Previous publishers have in many cases kept photos that were sent to us; indeed, that is how the Whistle Picture Book became possible. But eventually there came a time when there was just too much stuff and that was why the previous publisher instituted the present policy of no longer keeping material once it was either used in the magazine or deemed unusable. Thus the present policy regarding returned material. If you want it back, include a postage-paid suitable envelope and also a written notice that you do indeed want the materials returned.

More website info. Recently when checking this website, I noticed that some of the pages did not display correctly. I believe I have all of that fixed by now, I've checked them on both computers here as well as on my cell phone and they seem to be OK now. But if you are a visitor to this site and notice mistakes on pages, such as text overlapping, running off the page or other web site errors, let me know. Web pages still display somewhat differently on some computers. We now have coding in place that redefines the pages depending on how big the browser window is that you are using. For example, a page that looks great on a big desktop monitor will generally be too small to read and the links nearly impossible to use on a cell phone, so the web page should automatically adjust accordingly. I check these pages on Google chrome, Firefox, Opera and IE.8, but there are many other browsers as well as different versions of each so it is very difficult for me to check the web pages on every possible device. If you see mistakes, send me an e-mail here:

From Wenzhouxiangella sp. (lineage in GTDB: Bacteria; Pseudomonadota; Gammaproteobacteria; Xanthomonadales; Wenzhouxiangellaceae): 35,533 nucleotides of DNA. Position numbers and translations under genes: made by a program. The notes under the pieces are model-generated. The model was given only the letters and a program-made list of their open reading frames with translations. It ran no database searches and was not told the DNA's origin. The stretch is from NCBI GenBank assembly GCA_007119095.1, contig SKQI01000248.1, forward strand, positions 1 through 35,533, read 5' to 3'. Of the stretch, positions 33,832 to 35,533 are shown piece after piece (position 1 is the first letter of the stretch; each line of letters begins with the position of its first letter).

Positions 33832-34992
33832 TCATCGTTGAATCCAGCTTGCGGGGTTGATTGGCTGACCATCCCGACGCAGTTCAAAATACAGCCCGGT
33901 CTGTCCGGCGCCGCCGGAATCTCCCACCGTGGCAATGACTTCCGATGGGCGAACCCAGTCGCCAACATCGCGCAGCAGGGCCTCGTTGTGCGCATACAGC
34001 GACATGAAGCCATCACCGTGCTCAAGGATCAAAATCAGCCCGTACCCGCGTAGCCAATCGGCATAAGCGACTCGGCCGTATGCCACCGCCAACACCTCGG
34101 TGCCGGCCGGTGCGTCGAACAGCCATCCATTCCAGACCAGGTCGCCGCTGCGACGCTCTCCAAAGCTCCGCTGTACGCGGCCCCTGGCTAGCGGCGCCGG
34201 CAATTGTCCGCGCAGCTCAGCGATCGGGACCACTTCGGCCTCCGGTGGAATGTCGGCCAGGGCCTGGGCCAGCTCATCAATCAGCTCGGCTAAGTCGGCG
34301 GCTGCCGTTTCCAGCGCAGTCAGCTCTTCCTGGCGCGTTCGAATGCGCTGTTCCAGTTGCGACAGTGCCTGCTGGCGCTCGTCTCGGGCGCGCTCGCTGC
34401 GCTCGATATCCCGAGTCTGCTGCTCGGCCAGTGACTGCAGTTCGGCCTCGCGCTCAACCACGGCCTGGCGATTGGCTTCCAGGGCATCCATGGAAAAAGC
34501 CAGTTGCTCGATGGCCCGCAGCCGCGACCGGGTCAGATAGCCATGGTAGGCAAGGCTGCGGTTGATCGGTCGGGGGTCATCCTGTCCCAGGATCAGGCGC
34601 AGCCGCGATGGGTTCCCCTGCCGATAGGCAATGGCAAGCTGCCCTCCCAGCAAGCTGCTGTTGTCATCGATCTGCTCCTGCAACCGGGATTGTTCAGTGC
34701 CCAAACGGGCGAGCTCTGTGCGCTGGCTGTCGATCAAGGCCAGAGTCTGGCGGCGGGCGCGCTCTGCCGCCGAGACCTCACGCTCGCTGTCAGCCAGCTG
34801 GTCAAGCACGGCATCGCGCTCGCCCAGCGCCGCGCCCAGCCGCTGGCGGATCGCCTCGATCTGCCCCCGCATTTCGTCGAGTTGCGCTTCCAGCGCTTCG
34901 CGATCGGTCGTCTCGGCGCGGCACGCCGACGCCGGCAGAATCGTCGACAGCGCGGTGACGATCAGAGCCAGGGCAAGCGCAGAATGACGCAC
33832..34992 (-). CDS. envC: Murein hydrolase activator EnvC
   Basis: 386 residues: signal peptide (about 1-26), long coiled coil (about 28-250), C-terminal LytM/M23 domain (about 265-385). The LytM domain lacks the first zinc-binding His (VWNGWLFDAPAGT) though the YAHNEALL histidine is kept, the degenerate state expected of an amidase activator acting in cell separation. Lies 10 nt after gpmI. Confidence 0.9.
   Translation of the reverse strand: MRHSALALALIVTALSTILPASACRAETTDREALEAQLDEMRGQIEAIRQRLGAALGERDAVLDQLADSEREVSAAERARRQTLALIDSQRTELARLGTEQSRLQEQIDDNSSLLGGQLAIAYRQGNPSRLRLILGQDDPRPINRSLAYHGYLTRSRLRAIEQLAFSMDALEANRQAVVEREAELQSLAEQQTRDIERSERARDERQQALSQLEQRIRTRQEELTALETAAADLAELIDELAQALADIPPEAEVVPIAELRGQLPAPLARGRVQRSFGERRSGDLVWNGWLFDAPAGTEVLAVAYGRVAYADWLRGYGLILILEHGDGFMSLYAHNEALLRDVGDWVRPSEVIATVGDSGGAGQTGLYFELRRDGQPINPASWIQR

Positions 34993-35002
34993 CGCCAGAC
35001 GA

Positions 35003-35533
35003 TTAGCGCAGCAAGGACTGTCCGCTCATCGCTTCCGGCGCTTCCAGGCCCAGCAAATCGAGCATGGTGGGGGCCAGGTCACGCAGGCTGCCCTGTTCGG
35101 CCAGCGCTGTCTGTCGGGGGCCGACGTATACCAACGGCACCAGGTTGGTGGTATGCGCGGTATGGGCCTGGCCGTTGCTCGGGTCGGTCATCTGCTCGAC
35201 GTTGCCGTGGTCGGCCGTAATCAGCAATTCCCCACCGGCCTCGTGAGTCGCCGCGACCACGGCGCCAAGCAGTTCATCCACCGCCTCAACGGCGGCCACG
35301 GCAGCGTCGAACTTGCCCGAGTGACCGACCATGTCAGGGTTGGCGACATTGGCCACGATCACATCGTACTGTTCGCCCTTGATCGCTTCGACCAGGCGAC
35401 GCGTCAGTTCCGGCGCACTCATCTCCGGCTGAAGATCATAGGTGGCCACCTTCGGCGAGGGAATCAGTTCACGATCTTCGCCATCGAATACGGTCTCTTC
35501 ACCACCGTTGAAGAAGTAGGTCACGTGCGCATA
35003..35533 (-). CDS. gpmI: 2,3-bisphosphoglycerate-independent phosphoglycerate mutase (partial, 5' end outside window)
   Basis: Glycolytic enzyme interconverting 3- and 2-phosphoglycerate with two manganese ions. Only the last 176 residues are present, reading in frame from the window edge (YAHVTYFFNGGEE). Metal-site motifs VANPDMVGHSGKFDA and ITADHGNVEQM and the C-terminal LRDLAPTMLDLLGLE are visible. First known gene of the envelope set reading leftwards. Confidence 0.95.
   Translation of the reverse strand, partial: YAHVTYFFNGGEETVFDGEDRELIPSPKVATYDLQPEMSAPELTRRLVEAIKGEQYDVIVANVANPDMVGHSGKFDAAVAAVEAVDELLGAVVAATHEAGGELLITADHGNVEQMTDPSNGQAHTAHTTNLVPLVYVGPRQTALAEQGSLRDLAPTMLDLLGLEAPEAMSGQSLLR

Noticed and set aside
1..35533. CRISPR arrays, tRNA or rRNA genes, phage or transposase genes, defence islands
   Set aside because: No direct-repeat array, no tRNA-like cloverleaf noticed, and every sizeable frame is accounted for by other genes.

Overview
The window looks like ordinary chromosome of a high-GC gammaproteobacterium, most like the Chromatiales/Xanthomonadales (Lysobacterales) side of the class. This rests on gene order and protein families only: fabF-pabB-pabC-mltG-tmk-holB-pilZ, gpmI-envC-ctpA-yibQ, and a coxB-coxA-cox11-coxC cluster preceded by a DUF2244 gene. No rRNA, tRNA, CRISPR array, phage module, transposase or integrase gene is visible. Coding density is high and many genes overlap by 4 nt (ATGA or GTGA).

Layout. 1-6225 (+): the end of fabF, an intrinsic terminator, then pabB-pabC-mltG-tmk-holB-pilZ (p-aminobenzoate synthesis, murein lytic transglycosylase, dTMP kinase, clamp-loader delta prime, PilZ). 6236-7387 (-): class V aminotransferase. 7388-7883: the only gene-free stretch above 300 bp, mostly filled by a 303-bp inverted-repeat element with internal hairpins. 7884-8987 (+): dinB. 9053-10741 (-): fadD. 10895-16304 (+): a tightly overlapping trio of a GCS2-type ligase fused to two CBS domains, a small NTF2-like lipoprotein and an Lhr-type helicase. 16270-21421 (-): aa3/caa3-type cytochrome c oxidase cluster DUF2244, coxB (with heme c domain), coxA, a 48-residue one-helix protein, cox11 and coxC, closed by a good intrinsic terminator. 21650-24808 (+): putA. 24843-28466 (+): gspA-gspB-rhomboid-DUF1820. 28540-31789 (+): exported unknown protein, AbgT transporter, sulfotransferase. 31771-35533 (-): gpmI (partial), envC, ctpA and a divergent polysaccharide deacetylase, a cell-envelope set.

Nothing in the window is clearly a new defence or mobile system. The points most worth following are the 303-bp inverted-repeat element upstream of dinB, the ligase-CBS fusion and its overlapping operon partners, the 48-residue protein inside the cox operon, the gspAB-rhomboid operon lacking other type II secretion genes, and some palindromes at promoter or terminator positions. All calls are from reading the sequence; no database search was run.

We're just about ready to give up coding for IE6. At one time, Internet Explorer 6 was the latest and greatest in browser technology. But IE6 by today's Internet and computer standards is ancient now. There are so many features that we take for granted when we go on line that do not function at all on IE6. Browser statistics show us that IE6 accounts now for less then one percent of all web browsers in most of the world. I still make special "style sheets" for IE6, but I'm going to stop that within the next few months. I still run IE6 on one computer, just so that I can see what pages look like on that browser and so that I can code accordingly, but considering how few people use IE6 today and how that number decreases on a monthly basis, it doesn't any longer seem necessary to expend time and effort to make special versions of our web pages to display well on IE6, especially since many things that we would put on our pages have to be eliminated or otherwise made invisible on pages that are using a stylesheet that runs correctly on IE6. Even the more modern IE8 is getting old now, and it won't be much longer before we'll forget about that one as well as those that preceded it. For those of you who have very old computers, I would make the suggestion that upgrading to an [at least] slightly newer one would be a worthwhile effort which you will very quickly come to appreciate greatly when you see how much of Internet content you've previously been missing.